What is a Microservices Architecture?
For enterprises in the process of building proprietary applications, committing to a microservices architecture offers strategic benefits that are well worth the IT investment.
Enterprises building applications from the ground up have a number of critical decisions to make as they develop platforms for their end users — among which, selecting a development architecture ranks among the most crucial. While a monolithic architecture has historically been the predominant route for enterprise applications, recent changes have driven some forward-thinking companies to invest in a microservices architecture instead.
Whereas a monolithic architecture involves building each application as a single, wholly integrated unit, a microservices architecture uses a modular approach in which an application is comprised of discrete units that each perform their own processes. This means that each of these units function independently, enabling a host of benefits that wouldn’t be possible for software built in a monolithic environment.
For enterprises considering which type of architecture to invest in, it’s important to note that microservices is not a passing fad or a futuristic goal for software developers. Instead, it’s a current reality — one that’s playing an important role in the IT infrastructure of major companies, from Amazon and PayPal to Netflix and Uber. Microservices are powering a generation of more agile, more customizable applications specifically suited to the challenges of an increasingly digital marketplace.
If you’re looking to take an innovative approach to application development, take the time to consider the benefits of a microservices architecture. By putting in the work now to prepare for microservices development, it’s possible to leverage the benefits of this software structure for your wider business.
What are the Benefits of Microservices?
In the simplest terms, microservices offer enterprise dev teams greater speed and simplicity than monolithic architecture. Applications built with a monolithic framework tend to take longer to develop and can be more difficult to update and reconfigure. What’s more, issues at one level of a monolithic application can cause widespread issues across the application, complicating the experience for end users while IT teams attempt to root out and resolve the problem.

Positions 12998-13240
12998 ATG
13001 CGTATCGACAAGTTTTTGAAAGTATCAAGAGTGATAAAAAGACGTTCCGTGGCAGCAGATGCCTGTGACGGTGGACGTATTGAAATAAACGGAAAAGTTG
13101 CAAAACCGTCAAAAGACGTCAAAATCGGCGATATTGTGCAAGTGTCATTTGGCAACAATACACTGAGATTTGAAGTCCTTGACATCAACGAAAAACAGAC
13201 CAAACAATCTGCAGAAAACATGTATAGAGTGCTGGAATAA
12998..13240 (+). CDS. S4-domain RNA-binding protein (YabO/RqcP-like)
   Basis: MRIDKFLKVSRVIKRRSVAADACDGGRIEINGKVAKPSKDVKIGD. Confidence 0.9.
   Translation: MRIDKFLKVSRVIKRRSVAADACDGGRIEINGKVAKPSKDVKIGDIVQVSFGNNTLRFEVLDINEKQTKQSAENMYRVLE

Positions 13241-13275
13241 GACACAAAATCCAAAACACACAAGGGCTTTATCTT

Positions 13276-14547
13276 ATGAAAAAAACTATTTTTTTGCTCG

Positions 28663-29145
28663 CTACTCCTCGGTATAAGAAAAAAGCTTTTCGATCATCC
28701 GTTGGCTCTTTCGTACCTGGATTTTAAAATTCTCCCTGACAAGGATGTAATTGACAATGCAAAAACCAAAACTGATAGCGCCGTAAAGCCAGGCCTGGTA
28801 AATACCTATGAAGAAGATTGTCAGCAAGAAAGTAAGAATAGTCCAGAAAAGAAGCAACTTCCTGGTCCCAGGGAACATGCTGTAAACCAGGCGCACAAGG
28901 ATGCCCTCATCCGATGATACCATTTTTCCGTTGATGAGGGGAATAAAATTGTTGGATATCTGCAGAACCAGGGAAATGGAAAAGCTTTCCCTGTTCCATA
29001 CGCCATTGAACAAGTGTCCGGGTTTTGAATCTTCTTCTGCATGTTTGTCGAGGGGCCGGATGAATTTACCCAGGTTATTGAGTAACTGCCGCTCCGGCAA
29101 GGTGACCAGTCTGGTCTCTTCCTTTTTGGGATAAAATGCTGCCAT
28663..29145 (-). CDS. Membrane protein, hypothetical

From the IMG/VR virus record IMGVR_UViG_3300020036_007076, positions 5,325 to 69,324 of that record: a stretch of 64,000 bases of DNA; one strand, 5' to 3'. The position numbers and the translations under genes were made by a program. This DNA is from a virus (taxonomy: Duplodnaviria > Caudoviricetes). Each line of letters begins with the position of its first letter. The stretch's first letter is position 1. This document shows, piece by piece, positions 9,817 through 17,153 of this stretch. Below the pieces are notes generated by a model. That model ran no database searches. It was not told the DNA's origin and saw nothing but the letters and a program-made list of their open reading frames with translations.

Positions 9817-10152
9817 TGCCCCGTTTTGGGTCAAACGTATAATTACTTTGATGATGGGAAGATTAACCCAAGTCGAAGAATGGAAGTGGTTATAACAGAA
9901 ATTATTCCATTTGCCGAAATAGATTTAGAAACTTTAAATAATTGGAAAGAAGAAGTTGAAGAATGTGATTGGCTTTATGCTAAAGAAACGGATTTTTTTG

A microservices architecture, on the other hand, is built on a fundamentally different foundation than a monolithic architecture. This foundation offers a number of advantages that are critical in today’s fast-paced tech environment. Because applications built with a microservices framework are comprised of many discrete units, each performing their own function, these units can be built, tested, and deployed on a much shorter timeline. This gives developers the independence to design microservices tailored to specific business functions and scale them without affecting the rest of the application.
The isolated nature of microservices modules means that should any one encounter an issue, the rest of the application can continue functioning as the problem is resolved. Moreover, knowing exactly what each microservices component is designed to do can make it easier to localize problems and their causes.
What Does Building a Microservices Architecture Entail?
Although there are clear benefits, shifting to a microservices architecture to build applications is no small task. For starters, organizations tend to build applications that reflect the structure of the organizations themselves. Whereas monolithic applications reflect more traditional, hierarchical chains of command, microservices belie a more dynamic environment.
This is certainly the case for tech giants that have put an emphasis on nimble, independent DevOps teams capable of designing, deploying, and updating microservices applications in real-time. In this kind of developer culture, smaller teams are able to act faster and overcome challenges independently. Conversely, the larger departments typically associated with monolithic applications utilize a top-down structure that requires input from multiple decision-makers.
Beyond this, building a microservices architecture entails working with endpoint APIs to deliver services to users. Developers can deploy containers as needed so that microservices modules can provide a consistent experience. This is crucial when it comes to managing essential application functions such as load balancing, routing, and cybersecurity defenses.
Should You Shift to a Microservices Architecture?
For enterprises that prioritize agility and adaptability in application development, microservices provide a host of critical benefits. However, shifting an entire organization onto microservices is a tall order. Between equipping DevOps teams with the right tools to securing the cloud computing and storage resources necessary to make microservices run smoothly, there are a lot of factors for enterprise operations to consider.
To that end, partnering with a managed service provider like Turn-key Technologies, Inc. (TTI) can make all the difference. With nearly three decades of professional experience in the IT space, TTI has the resources, contacts, and institutional knowledge that enterprises need to implement a microservices architecture. Whether you’re in the market for a specific solution or you’re interested in a more comprehensive partnership, reach out to the team at TTI today.
By Craig Badrick